Episode 89: Deep dive into sustainable marketing

Episode 89: Deep dive into sustainable marketing

Consumer behaviours driving sustainable marketing

This podcast will:

  • Explore how to create sustainable communications that resonate
  • Delve into the current sustainability landscape
  • Demonstrate why marketers must think sustainably
Podcast transcript

Ben Walker 00:03

Welcome to the CIM marketing podcast. The contents and views expressed by individuals in the CIM marketing podcast are their own and do not necessarily represent the views of the companies they work for. We hope you enjoy the episode. Hello everybody and welcome to the CIM marketing podcast. I have hope you had a good Christmas and a good winter if it is possible to have a good winter. Spring has now spring as evidenced by the torrential rain outside window and we are back and we are back with one of the Great's of the CIM Marketing podcast. Miss Gemma Butler. Gemma, how are you? I'm good. Thank you for a flooded more Hall. We're back at Moor Hall. It's fantastic to be here. And Gemma, as you'll know, if you are a seasoned listener to this show, was former Director of Marketing here at CIM. And she's now working again with CIM, as an educator in the area of sustainable marketing. So what better way to start our spring season? And I've already been in touch with you all indirectly by reading your article in the latest catalyst about green hushing. And it struck me. It is quite ironic that we're here to talk about sustainable marketing. We want people to talk more about sustainable marketing. We want people to do more about sustainable marketing and lots of companies you're telling me in your recent article, have stopped talking about sustainable marketing?

Gemma Butler 01:33

Well, green hushing is, a choice organisations are making not to make green claims or talk about what they're doing in relation to their sustainable agendas for fear of being called out for greenwashing. We have seen a rise over the last two years of green claims, an explosion in fact of green claims and whilst the majority of greenwashing is generally unintentional, greenwashing is now subject to stricter regulations, tightening of guidelines around certain terms you can use and that has pushed organisations back to essentially not want to talk about it. But greenhushing is as damaging as greenwashing in some ways because it slows down progress and education and awareness.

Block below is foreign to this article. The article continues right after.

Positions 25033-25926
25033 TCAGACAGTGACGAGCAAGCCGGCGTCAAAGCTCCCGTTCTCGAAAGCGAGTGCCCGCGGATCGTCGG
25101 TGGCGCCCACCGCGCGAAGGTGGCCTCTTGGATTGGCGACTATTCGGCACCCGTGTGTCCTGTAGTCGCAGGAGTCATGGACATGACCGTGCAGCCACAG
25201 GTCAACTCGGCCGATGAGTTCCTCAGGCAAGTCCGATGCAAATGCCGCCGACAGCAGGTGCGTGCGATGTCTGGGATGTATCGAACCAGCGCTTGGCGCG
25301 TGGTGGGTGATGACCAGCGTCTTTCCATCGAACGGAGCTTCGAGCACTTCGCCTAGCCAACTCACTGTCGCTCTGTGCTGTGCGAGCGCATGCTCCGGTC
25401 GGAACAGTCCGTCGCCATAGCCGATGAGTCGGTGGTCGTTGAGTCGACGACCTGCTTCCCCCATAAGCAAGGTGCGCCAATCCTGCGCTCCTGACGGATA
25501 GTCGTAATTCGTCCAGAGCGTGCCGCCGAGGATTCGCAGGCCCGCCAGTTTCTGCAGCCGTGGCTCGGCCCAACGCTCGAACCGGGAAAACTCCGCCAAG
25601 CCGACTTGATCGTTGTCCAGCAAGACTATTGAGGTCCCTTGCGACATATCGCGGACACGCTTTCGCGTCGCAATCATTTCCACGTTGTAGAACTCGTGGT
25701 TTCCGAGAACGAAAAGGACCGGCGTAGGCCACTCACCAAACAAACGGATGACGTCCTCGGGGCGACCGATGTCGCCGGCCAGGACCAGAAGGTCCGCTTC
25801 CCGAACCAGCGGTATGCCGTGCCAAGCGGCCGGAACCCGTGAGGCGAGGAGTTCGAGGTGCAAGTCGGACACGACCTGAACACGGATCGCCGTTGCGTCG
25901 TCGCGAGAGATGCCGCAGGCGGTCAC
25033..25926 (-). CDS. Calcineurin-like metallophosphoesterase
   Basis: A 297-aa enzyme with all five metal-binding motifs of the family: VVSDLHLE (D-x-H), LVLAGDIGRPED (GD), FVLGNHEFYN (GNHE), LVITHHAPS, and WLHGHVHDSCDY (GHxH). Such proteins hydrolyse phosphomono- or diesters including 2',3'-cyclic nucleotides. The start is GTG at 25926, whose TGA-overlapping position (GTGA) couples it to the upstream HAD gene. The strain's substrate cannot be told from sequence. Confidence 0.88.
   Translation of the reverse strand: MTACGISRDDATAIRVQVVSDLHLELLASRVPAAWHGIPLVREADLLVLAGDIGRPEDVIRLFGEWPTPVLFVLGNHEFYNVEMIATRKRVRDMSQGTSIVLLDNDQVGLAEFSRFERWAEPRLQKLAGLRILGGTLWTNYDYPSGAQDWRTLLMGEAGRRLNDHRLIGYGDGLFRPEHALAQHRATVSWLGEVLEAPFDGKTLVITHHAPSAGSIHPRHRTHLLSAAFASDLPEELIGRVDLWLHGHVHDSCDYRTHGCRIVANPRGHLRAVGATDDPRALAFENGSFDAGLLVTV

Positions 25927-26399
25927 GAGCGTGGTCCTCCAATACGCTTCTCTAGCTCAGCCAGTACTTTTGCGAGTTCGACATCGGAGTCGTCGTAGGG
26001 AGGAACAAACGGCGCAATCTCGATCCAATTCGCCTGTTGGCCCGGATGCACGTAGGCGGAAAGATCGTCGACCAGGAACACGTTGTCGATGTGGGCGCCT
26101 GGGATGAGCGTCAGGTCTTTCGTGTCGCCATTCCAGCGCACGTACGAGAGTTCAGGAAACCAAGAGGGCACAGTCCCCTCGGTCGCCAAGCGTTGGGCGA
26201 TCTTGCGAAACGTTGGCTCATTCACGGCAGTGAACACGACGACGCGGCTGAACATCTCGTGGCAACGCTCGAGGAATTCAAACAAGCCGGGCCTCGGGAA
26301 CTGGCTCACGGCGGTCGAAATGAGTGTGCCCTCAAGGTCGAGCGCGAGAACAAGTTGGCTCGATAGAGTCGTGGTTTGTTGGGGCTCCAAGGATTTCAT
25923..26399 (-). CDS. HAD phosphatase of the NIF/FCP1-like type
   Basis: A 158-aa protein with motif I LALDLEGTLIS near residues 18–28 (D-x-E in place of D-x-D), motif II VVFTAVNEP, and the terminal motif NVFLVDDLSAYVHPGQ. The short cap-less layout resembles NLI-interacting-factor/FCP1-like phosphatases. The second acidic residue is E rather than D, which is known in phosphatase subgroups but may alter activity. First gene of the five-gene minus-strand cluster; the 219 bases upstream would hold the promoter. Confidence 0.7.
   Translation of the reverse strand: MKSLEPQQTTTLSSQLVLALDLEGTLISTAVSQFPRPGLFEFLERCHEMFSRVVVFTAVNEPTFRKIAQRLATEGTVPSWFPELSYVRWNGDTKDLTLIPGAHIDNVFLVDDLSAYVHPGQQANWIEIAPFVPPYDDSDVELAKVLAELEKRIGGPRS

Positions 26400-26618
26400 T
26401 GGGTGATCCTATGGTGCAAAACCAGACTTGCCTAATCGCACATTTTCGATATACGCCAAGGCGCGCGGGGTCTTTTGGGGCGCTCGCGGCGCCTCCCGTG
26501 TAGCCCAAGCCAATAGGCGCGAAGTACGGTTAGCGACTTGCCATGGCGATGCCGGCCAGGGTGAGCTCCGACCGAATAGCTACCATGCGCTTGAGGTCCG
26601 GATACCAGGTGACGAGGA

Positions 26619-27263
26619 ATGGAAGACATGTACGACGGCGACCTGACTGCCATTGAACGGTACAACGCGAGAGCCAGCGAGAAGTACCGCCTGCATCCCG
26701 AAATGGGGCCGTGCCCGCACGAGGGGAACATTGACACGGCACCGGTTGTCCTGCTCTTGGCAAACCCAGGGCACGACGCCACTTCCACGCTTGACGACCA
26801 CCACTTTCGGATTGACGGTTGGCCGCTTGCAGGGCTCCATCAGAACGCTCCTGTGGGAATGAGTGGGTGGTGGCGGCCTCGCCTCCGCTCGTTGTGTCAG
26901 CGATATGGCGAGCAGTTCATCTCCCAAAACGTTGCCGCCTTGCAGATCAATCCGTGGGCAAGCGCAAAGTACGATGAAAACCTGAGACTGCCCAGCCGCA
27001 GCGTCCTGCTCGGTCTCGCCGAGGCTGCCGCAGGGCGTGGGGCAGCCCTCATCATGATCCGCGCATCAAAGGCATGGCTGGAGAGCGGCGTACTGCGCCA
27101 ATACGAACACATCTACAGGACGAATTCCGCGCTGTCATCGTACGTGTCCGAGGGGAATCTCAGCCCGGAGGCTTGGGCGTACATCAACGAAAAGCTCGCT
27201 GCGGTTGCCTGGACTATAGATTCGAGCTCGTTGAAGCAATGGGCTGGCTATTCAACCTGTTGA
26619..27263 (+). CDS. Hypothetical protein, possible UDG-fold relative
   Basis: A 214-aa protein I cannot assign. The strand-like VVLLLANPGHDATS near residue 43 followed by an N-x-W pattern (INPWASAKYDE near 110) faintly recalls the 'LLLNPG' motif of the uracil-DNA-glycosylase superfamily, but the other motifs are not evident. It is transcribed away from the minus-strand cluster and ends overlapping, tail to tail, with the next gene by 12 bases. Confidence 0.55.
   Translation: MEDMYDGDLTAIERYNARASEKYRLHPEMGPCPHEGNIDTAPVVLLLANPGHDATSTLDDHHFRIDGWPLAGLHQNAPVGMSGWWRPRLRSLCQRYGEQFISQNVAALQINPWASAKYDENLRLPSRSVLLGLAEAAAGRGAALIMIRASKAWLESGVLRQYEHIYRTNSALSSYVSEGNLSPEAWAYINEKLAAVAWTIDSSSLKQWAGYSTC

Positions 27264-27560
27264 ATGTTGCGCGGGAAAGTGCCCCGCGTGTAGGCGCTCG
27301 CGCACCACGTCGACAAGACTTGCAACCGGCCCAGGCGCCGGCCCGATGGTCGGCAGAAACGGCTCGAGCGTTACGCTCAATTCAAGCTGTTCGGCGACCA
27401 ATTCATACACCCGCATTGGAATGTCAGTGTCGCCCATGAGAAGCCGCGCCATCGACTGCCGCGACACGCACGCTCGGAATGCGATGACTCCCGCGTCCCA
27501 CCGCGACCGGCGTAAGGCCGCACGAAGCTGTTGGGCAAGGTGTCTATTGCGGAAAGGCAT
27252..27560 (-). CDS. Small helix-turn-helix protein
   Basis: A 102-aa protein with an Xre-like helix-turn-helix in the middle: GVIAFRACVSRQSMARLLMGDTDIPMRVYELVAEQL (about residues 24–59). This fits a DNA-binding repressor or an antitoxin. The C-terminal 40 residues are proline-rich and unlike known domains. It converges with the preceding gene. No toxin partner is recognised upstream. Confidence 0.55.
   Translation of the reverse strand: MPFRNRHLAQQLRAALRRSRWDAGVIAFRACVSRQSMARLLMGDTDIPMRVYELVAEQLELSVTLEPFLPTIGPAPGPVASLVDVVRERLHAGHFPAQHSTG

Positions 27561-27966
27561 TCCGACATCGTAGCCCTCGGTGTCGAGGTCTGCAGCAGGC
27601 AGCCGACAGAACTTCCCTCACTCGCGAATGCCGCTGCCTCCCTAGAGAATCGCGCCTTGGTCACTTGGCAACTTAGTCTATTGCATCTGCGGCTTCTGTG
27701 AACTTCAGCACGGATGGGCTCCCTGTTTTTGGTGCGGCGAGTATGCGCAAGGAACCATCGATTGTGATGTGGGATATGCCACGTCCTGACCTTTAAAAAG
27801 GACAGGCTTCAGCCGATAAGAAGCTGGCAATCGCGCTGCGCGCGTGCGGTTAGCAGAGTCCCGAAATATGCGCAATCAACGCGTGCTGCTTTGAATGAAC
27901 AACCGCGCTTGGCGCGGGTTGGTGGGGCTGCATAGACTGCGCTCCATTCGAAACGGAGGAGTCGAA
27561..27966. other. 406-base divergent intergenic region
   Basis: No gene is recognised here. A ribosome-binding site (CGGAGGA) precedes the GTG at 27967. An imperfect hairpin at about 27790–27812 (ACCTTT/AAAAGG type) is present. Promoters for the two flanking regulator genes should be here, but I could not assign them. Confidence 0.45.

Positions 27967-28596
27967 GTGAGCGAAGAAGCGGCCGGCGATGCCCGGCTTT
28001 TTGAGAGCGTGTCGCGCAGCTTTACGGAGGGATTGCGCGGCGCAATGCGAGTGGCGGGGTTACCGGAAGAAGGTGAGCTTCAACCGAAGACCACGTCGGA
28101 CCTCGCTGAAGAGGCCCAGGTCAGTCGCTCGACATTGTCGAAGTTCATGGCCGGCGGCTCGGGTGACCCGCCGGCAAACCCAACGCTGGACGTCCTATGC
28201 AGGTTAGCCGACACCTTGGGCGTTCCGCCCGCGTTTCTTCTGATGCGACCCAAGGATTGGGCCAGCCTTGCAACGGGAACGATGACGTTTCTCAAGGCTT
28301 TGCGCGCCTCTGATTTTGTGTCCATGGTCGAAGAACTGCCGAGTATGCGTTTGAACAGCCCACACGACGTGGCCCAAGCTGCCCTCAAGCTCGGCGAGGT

Ben Walker 02:20

Could you even argue it's more damaging because green washing, although it's empty promises, at least it's raising the agenda of the Sustainable marketing, and it's a negative, it's a bad way of doing it, but at least it's putting on the agenda. And what seems to be happening from what you're telling me is in boardrooms, people are saying, if we make this claim, and we can't properly stand it up, we can't properly substantiate it, we're going to be in a lot of trouble. The easiest thing to do is just not make the client not do anything and not say anything.

Gemma Butler 02:48

I think it's more complex than that, in terms of the breadth and complexity of the subjects of sustainability. I think what organisation is doing, if you start with the evidence, and then work back and what claims you can make from that you should be completely sound in terms of, you know, the green claims you make, I think what organisations are doing is thinking that they have to fix everything now. And that's impossible. You know, there's so much decarbonisation biodiversity, you know, all of these different elements packaging waste that they need to deal with. And I think what they're saying is, we won't talk about any of it, because if we come out and talk about our decarbonisation targets, we'll get called out for other things. And I think there's this balance, you know, there is no 100% way to be sustainable.

Ben Walker 03:32

It's impossible. That's quite interesting, isn't it? So what you're saying is that there are areas in which companies are doing good and doing well. And there are some areas and this applies probably to every company in the world where they're not doing as good and aren't doing as well. And there's this phenomenon, where if they start shouting about the things that are doing well, which actually you want to hear about, because it's best practice and other companies can follow it. The blogosphere, the internet, etc, etc. Social media will then say the things that they're not doing well, so they put their heads above the parapet, and they get shut down. In fact, in many cases, they are doing some good things, but because they're not on a universal good behaviour, very easy to shoot them down.

Gemma Butler 04:13

And that's the world we live in sadly, today, isn't it?

Ben Walker 04:16

So how do we combat that as marketers?

Gemma Butler 04:19

I think this is where we need to go back to looking at why we exist as organisations and our purpose. I think it's really important when you are there with sustainable marketing, there's marketing, sustainability. And I think it's really, really important that we broaden out the narrative and as marketers, we go beyond our products and services and we look at how we can have a conversation about this as an ongoing conversation. You know, marketing sustainability is not a campaign and it should never be approached as a campaign. We have to have this consistent conversation. And only through having that dialogue and that shared value and that two way conversation can we talk about things and talk about our progress and be transparent. I think transparency is probably the number one thing that organisations need to be around their sustainable agenda. You know, Lego tried something, and it didn't work. And they came out and said, it wasn't going to work. And it didn't work. And there was a whole, you know, load of people that jumped on that. But they were brave enough to say it didn't work, I think the next step is to come out with what they plan to do next around,